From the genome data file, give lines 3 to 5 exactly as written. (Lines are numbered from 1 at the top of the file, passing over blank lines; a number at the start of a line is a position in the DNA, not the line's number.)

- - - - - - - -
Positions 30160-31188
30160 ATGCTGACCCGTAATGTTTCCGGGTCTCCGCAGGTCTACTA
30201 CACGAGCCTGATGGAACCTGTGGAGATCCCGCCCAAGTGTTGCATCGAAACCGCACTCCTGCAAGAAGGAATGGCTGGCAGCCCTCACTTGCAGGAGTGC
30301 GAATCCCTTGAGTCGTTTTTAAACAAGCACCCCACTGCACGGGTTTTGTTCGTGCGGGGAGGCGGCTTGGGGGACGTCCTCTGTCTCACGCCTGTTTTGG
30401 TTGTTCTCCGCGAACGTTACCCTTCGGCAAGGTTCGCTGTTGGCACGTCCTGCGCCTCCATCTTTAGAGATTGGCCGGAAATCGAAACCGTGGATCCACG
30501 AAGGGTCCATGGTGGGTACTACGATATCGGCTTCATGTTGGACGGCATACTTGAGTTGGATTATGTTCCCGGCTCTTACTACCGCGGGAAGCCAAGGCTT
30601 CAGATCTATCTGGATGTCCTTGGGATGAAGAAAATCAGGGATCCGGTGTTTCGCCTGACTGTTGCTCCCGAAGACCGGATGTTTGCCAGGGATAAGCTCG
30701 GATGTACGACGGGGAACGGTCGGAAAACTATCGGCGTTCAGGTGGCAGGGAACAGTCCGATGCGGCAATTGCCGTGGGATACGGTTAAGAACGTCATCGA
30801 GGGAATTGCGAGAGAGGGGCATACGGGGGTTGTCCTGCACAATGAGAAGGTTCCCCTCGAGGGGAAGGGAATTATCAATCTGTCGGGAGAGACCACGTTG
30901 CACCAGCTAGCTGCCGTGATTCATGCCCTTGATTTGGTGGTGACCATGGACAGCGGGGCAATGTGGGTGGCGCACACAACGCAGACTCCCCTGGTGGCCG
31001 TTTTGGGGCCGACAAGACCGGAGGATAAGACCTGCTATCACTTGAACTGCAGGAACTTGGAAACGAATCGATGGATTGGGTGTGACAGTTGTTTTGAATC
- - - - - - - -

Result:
30201 CACGAGCCTGATGGAACCTGTGGAGATCCCGCCCAAGTGTTGCATCGAAACCGCACTCCTGCAAGAAGGAATGGCTGGCAGCCCTCACTTGCAGGAGTGC
30301 GAATCCCTTGAGTCGTTTTTAAACAAGCACCCCACTGCACGGGTTTTGTTCGTGCGGGGAGGCGGCTTGGGGGACGTCCTCTGTCTCACGCCTGTTTTGG
30401 TTGTTCTCCGCGAACGTTACCCTTCGGCAAGGTTCGCTGTTGGCACGTCCTGCGCCTCCATCTTTAGAGATTGGCCGGAAATCGAAACCGTGGATCCACG